Beyond the Abstract - Association of interleukin-18 gene polymorphisms with calcium oxalate kidney stone disease, by Yung-Hsiang Chen, PhD, et al

BERKELEY, CA ( - In the past few years, we have been working to explore the possible gene single nucleotide polymorphisms (SNPs) as genetic makers for renal stone diseases.


Calcium oxalate urolithiasis is a multi-factorial disease. The majority are idiopathic, indicating the absence of any identifiable clinical cause of the disease. Besides environmental factors, genetic factors such as family history influence stone pathogenesis suggesting that genetic factors substantially influence the developing kidney stone diseases.[1]

Genetic markers of stone disease could be useful for identifying patients at risk, and for preventing urolithiasis. Our serial reports have proposed some genes including vitamin D receptor,[2] androgen- and oestrogen-receptor,[3] calcitonin receptor,[4] interleukin (IL)-1β and receptor antagonist,[5] urokinase,[6] vascular endothelial growth factor,[7] and E-cadherin[8] gene polymorphisms as candidates for genetic markers of stone diseases.

Inflammation may be one of causes of urolithiasis.[9] IL-18 is a pro-inflammatory cytokine, initially isolated from liver, which shares structural features with IL-1β. We demonstrated that IL-18 SNPs are associated with urolithiasis in our sample population, a subset of the Chinese population in Taiwan. The patients with allele C in IL-18 +105A/C and with a G/G homozygote in IL-18 -137G/C have a higher risk of developing urolithiasis.[10] To date, only a few gene SNPs have been studied for their relationship to urolithiasis, and much of the genetic background of patients with urolithiasis still needs to be identified. Our positive results encourage us to seek other cytokine network genes for potential associations with kidney stone disease. Nevertheless, in addition of this candidate gene, it should take whole cytokines genes as a network to be studied in the further investigations.

Genome-wide association studies (GWAS) have recently proven a powerful strategy in identifying genetic contributors to complex traits. The field of human genetics is evolving rapidly, and recent modern technologies can help investigators make practical methodological choices for discovering new genetic variants that influence clinical traits or phenotypes.[11]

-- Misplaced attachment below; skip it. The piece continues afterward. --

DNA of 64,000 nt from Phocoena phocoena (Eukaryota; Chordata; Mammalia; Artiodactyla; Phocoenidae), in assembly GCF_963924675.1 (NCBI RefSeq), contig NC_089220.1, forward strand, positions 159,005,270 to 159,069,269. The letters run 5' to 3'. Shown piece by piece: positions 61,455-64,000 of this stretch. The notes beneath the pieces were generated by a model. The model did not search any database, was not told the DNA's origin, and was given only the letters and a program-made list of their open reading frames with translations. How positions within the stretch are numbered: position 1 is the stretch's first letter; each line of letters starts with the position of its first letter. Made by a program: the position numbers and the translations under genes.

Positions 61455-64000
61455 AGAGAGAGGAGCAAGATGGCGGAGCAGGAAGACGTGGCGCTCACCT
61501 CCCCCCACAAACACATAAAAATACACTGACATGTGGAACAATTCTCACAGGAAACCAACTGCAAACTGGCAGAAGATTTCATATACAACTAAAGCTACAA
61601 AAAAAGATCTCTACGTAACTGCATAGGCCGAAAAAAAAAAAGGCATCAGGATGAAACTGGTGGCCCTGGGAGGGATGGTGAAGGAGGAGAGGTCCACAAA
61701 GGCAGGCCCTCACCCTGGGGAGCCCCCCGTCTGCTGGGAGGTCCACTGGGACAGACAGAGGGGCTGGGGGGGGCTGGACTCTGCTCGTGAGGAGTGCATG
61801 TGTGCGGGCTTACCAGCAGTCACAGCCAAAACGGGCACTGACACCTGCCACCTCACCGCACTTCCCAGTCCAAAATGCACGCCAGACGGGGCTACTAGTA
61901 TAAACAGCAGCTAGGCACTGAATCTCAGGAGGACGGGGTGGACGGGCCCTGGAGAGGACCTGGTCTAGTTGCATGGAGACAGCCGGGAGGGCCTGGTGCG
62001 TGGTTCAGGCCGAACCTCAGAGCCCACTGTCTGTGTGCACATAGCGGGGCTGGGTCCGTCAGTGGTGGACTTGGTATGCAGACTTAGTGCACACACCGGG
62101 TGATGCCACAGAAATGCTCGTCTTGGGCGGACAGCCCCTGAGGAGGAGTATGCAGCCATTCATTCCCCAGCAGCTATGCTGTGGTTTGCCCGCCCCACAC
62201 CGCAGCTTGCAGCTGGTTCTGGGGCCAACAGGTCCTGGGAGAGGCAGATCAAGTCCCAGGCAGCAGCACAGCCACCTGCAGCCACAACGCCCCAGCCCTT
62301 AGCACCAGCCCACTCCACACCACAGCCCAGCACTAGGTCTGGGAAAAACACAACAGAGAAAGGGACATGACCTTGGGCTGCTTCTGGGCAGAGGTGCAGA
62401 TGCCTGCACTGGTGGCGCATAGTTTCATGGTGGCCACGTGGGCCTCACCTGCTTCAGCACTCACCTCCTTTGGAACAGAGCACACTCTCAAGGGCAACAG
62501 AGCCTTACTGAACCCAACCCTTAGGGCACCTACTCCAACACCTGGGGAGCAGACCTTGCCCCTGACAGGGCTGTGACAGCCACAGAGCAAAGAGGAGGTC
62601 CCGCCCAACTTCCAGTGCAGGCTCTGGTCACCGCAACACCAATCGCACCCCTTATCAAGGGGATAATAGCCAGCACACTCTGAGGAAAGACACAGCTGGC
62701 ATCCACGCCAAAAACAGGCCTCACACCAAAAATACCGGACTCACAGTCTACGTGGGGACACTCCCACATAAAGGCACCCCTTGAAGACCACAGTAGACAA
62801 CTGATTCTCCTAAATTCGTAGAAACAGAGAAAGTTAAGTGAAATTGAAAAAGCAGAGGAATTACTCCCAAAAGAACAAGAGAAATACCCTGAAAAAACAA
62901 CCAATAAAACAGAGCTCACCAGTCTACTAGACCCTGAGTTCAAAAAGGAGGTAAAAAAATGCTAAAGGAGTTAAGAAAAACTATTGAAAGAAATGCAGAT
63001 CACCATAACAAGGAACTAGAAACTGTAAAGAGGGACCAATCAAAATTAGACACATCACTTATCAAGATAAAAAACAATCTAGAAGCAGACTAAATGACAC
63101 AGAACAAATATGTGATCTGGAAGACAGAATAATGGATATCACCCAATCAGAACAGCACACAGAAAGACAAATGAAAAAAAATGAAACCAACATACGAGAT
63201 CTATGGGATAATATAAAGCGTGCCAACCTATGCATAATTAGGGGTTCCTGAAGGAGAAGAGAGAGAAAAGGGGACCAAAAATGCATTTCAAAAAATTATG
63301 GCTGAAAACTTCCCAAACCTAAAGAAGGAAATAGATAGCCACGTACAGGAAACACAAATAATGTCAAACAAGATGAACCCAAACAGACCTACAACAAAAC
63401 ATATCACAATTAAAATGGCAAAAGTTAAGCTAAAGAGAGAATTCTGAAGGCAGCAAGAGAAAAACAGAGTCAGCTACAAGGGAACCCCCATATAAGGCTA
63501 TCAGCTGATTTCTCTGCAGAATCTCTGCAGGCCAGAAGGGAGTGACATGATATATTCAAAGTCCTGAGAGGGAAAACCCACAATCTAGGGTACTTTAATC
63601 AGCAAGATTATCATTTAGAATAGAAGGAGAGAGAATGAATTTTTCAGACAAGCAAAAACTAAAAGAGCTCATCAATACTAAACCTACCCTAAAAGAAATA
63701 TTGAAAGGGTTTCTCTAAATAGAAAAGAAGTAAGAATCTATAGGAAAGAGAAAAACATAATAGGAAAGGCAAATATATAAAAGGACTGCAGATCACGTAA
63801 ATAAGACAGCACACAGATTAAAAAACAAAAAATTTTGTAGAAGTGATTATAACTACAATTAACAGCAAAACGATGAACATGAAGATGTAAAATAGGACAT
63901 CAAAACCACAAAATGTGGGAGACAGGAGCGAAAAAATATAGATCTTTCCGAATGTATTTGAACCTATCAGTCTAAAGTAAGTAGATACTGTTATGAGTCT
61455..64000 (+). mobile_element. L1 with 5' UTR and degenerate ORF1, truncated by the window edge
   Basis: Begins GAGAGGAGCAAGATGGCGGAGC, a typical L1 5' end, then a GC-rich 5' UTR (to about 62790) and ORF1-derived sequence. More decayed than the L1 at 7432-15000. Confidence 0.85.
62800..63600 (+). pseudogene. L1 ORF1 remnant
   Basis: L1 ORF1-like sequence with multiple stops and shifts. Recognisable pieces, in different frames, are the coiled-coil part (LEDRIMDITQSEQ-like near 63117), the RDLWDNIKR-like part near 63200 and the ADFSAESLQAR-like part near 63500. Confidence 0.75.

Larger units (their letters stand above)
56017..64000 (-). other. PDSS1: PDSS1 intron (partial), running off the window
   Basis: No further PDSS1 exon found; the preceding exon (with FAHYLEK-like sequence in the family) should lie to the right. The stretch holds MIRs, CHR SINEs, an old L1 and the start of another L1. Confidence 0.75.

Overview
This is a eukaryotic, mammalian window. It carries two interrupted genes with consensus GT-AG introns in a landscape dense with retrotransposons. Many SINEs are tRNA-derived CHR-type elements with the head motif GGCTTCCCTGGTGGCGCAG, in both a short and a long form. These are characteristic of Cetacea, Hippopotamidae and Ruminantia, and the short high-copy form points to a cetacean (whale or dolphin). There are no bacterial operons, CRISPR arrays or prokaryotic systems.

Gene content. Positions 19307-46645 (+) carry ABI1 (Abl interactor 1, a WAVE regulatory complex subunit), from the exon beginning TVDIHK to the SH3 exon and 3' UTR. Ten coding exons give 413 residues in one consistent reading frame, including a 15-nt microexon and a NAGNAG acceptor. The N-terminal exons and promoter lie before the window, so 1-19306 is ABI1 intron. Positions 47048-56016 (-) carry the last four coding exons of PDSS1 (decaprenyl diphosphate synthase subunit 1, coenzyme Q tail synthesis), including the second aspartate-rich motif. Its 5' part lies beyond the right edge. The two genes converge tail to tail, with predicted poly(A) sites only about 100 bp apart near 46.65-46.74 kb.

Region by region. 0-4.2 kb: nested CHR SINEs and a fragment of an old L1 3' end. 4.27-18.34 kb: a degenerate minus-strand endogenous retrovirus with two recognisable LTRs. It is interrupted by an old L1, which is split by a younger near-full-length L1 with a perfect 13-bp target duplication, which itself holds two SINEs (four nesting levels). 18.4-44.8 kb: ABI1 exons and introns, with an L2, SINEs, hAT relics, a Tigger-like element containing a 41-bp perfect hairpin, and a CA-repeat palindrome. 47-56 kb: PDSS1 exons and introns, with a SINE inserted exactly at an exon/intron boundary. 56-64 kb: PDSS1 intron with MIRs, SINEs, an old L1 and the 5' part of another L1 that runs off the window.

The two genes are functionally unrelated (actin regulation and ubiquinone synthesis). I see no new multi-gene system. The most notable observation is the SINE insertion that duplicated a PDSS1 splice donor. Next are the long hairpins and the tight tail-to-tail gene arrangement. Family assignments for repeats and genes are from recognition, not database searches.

Our report suggests an association between IL-18 SNPs and the risk of urolithiasis. We hope that the results of our investigation will contribute to the understanding of the pathogenic mechanisms of urolithiasis, and expand potential predictive markers for urolithiasis. In addition, new approaches in genetic research, such as GWAS, are necessary for the discovery of new genetic variants that influence in kidney stone diseases.


  1. Edvardsson VO, Palsson R, Indridason OS, et al. Familiality of kidney stone disease in Iceland. Scand J Urol Nephrol. 2009;43(5):420-424.
  2. Chen WC, Chen HY, Lu HF, et al. Association of the vitamin D receptor gene start codon Fok I polymorphism with calcium oxalate stone disease. BJU Int. 2001;87(3):168-171.
  3. Chen WC, Wu HC, Lin WC, et al. The association of androgen- and oestrogen-receptor gene polymorphisms with urolithiasis in men. BJU Int. 2001;88(4):432-436.
  4. Chen WC, Wu HC, Lu HF, et al. Calcitonin receptor gene polymorphism: a possible genetic marker for patients with calcium oxalate stones. Eur Urol. 2001;39(6):716-719.
  5. Chen WC, Wu HC, Chen HY, et al. Interleukin-1β gene and receptor antagonist gene polymorphisms in patients with calcium oxalate stones. Urol Res. 2001;29(5):321-324.
  6. Tsai FJ, Lin CC, Lu HF, et al. Urokinase gene 3’-UTR T/C polymorphism is associated with urolithiasis. Urology. 2002;59(3):458-461.
  7. Chen WC, Chen HY, Wu HC, et al. Vascular endothelial growth factor gene polymorphism is associated with calcium oxalate stone disease. Urol Res. 2003;31(3):218-222.
  8. Tsai FJ, Wu HC, Chen HY, et al. Association of E-cadherin gene 3’-UTR C/T polymorphism with calcium oxalate stone disease. Urol Int. 2003;70(4):278-281.
  9. Khan SR, Kok DJ. Modulators of urinary stone formation. Front Biosci. 2004;9:1450-1482.
  10. Lai KC, Lin WY, Man KM, et al. Association of interleukin-18 gene polymorphisms with calcium oxalate kidney stone disease. Scand J Urol Nephrol. 2010;44(1):20-26.
  11. Sale MM, Mychaleckyj JC, Chen WM. Planning and executing a genome wide association study (GWAS). Methods Mol Biol. 2009;590:403-418.



Written by:
Yung-Hsiang Chen, PhD,a Huey-Yi Chen, MD, PhD,a,b and Wen-Chi Chen, MD, PhDa,c as part of Beyond the Abstract on This initiative offers a method of publishing for the professional urology community. Authors are given an opportunity to expand on the circumstances, limitations etc... of their research by referencing the published abstract.

  1. Graduate Institute of Integrated Medicine, College of Chinese Medicine, China Medical University, Taichung, Taiwan.
  2. Department of Obstetric and Gynecology and
  3. Department of Urology, China Medical University and Hospital, Taichung, Taiwan.



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